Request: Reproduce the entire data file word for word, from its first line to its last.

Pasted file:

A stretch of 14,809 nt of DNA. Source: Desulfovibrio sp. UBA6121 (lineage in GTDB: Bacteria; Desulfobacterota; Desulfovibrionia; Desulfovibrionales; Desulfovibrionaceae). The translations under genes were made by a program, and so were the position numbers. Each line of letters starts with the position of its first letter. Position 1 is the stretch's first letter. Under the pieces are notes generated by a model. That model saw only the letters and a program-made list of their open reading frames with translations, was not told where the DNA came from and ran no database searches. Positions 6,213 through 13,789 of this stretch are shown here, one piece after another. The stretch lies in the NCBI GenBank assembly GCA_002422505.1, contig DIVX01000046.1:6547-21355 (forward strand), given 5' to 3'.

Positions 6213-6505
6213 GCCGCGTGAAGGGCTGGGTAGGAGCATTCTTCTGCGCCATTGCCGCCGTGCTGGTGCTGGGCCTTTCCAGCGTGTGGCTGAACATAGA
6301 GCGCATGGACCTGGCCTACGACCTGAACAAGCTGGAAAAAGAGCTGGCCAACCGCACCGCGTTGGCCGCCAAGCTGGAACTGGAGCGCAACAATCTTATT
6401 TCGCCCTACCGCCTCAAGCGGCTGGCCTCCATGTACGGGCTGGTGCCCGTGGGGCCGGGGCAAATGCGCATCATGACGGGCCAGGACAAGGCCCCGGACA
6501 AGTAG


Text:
A stretch of 14,809 nt of DNA. Source: Desulfovibrio sp. UBA6121 (lineage in GTDB: Bacteria; Desulfobacterota; Desulfovibrionia; Desulfovibrionales; Desulfovibrionaceae). The translations under genes were made by a program, and so were the position numbers. Each line of letters starts with the position of its first letter. Position 1 is the stretch's first letter. Under the pieces are notes generated by a model. That model saw only the letters and a program-made list of their open reading frames with translations, was not told where the DNA came from and ran no database searches. Positions 6,213 through 13,789 of this stretch are shown here, one piece after another. The stretch lies in the NCBI GenBank assembly GCA_002422505.1, contig DIVX01000046.1:6547-21355 (forward strand), given 5' to 3'.

Positions 6213-6505
6213 GCCGCGTGAAGGGCTGGGTAGGAGCATTCTTCTGCGCCATTGCCGCCGTGCTGGTGCTGGGCCTTTCCAGCGTGTGGCTGAACATAGA
6301 GCGCATGGACCTGGCCTACGACCTGAACAAGCTGGAAAAAGAGCTGGCCAACCGCACCGCGTTGGCCGCCAAGCTGGAACTGGAGCGCAACAATCTTATT
6401 TCGCCCTACCGCCTCAAGCGGCTGGCCTCCATGTACGGGCTGGTGCCCGTGGGGCCGGGGCAAATGCGCATCATGACGGGCCAGGACAAGGCCCCGGACA
6501 AGTAG